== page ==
or gas show. All the science indicates that there is
gas in there,’ Perry says. ‘The problem has been
finding rock that has enough holes in it that the gas
is commercial. That is what we’re looking for. Our
indications are that we will have greater porosity
than we have seen in the other wells. Then we hope to
enhance that by getting into an area where the rock is
cracked. Where you have these cracks, the gas will
flow much, much better.’

Of 470 wells drilled here since 1955, only a quarter
have been of commercial interest, and only those in
the Negev’s Heletz fields have produced more than a
trickle of oil. But that doesn’t tell the whole story,
Perry insists.

Only eight wells have been drilled to a considerable
depth in the North, and all of them, Perry notes, have
returned ‘shows’ of oil or gas that warrant further
exploration. Besides, he says, ‘Texas has more than
356,000 producing wells today, of some 2.5 million
that have been drilled. Comparatively, the Zion Oil
and Gas license area is ‘virgin territory.”

THE ZION OIL AND GAS story is strikingly similar to
those of several other prominent born-again Christian
oilmen who drilled in Israel based on their
interpretation of various biblical passages: Gilman
Hill, Andy Sorelle, Jr., Hayseed Stephens and Lyle
Harron. All invested millions, and all came up with
nothing. (Interestingly, though, a possibly commercial
amount of oil was discovered last year near the Dead
Sea, in the same general area where Stephens said God
told him there would be oil.)

There is also Jewish-owned drilling spurred on by the
same biblical passages that motivated the above
companies, in the form of Tovia Luskin’s Givot Olam.
The Russian-born geophysicist started drilling near
Rosh Ha’ayin (the ‘Meged’ wells) after receiving a
blessing from the late Lubavitcher Rebbe. Like Zion
Oil and Gas, Givot Olam intends to drill down to a
depth of five kilometers and, also like Zion, the
company is scrounging for a rig capable of doing so.

Ginko, another Israeli company, struck oil west of the
Dead Sea, with wells (named ‘Tzuk Tamrur’ and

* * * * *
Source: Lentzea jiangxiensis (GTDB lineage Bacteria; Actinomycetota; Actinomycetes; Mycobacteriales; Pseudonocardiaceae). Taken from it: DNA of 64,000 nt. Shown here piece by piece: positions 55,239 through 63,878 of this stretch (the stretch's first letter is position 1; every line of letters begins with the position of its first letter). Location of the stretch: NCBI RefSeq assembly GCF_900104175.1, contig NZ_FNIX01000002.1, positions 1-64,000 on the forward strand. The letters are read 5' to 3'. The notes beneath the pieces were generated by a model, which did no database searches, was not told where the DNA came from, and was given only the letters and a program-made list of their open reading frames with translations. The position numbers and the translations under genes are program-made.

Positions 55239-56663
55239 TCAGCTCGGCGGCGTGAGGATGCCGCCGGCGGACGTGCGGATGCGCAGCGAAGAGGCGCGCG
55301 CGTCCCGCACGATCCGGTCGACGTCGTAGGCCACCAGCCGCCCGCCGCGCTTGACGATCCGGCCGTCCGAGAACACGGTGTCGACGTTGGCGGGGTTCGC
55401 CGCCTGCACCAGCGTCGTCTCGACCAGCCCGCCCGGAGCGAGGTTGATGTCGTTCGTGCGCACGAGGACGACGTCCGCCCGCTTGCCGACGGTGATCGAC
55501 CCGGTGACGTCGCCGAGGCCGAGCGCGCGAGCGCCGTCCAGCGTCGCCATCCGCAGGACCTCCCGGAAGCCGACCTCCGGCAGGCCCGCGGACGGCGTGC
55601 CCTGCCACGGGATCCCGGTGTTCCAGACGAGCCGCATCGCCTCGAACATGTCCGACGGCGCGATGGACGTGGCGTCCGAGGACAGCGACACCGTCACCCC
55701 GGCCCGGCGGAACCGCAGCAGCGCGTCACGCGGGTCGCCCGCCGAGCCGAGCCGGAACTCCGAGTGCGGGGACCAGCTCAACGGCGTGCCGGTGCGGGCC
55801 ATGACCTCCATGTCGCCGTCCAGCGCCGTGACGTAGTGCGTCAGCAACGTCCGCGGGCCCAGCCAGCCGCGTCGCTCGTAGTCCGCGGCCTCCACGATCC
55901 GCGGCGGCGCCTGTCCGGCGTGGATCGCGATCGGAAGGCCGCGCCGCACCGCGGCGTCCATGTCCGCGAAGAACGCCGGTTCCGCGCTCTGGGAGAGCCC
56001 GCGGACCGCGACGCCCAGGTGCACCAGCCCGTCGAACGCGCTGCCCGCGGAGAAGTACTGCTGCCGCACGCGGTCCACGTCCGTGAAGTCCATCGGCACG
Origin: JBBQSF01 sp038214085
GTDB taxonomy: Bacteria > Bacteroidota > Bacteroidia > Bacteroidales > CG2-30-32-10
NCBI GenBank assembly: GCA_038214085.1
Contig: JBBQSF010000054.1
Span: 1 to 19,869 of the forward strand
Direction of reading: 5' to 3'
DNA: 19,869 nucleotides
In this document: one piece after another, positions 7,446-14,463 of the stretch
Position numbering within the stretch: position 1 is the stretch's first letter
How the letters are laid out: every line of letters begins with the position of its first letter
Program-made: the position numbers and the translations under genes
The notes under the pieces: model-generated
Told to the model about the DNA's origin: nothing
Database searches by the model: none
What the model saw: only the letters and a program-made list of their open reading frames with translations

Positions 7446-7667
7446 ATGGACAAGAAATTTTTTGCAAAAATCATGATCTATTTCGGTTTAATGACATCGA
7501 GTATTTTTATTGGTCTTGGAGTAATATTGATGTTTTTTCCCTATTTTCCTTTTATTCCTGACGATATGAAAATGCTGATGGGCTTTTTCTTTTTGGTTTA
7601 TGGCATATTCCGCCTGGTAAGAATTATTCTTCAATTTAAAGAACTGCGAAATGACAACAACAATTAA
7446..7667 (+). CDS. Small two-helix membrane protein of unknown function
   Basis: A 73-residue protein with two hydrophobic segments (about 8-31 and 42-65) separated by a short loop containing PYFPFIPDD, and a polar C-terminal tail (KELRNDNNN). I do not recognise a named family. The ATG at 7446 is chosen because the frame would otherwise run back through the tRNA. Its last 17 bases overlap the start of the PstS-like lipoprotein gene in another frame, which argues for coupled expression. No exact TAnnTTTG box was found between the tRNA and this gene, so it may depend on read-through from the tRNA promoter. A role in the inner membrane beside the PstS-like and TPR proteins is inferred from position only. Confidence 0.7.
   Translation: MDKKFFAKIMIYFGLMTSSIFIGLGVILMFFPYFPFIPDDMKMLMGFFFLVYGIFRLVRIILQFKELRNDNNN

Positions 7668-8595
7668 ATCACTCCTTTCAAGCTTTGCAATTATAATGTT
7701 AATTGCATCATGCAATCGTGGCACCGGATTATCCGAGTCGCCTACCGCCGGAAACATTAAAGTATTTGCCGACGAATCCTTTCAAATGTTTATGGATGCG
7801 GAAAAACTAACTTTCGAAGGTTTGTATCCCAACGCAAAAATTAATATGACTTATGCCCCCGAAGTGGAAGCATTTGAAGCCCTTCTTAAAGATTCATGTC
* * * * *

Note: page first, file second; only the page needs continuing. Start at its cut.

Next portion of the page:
‘Emunah’) that were deemed uneconomical a decade ago.
More efficient technologies and higher oil prices led
Ginko to try these wells again.

Yitzhak Tshuva’s Delek Group is a partner in the Dead
Sea drilling project, as well as the major offshore
exploration efforts. Lapidoth, one of a handful of
former government-owned companies that were privatized
in the late 1980s and early 1990s, carries out much of
the drilling work for the other companies.

Almost all of the usable oil discovered here was found
in the Heletz field southeast of Ashkelon, from the
mid- 1950s to the early 1970s. (Current production
there is down to just 70 barrels a day, although the
company that now controls the fields hopes to improve
that figure to 200 or 300 barrels per day.)

Although geologists from major foreign oil companies
in the late 1970s and early 1980s estimated that
Israel had as much as two billion barrels of oil
waiting to be discovered, only 18 million barrels of
oil have been produced since the founding of the
state. Saudi Arabian oil wells, by way of comparison,
produce more than that every two days.

Where Israel has made waves recently is in the
discovery of offshore natural gas deposits. The Delek
Group and BG control massive gas fields off Ashkelon.

This coming spring, according to Petroleum
Commissioner Ya’acov Mimran, another possible large
natural gas field will be drilled off Haifa,
potentially adding to the NIS 100 million that the
state currently receives as a royalty from the gas
companies.

A switch to natural gas power has helped decrease
pollution as well as costs, Mimran says. The resource
will make further inroads, he adds, as the state
invests in a cross-country pipeline to transport gas
to large industrial clients.

The natural gas finds offer Israel a greater degree of
energy security, another option in meeting its energy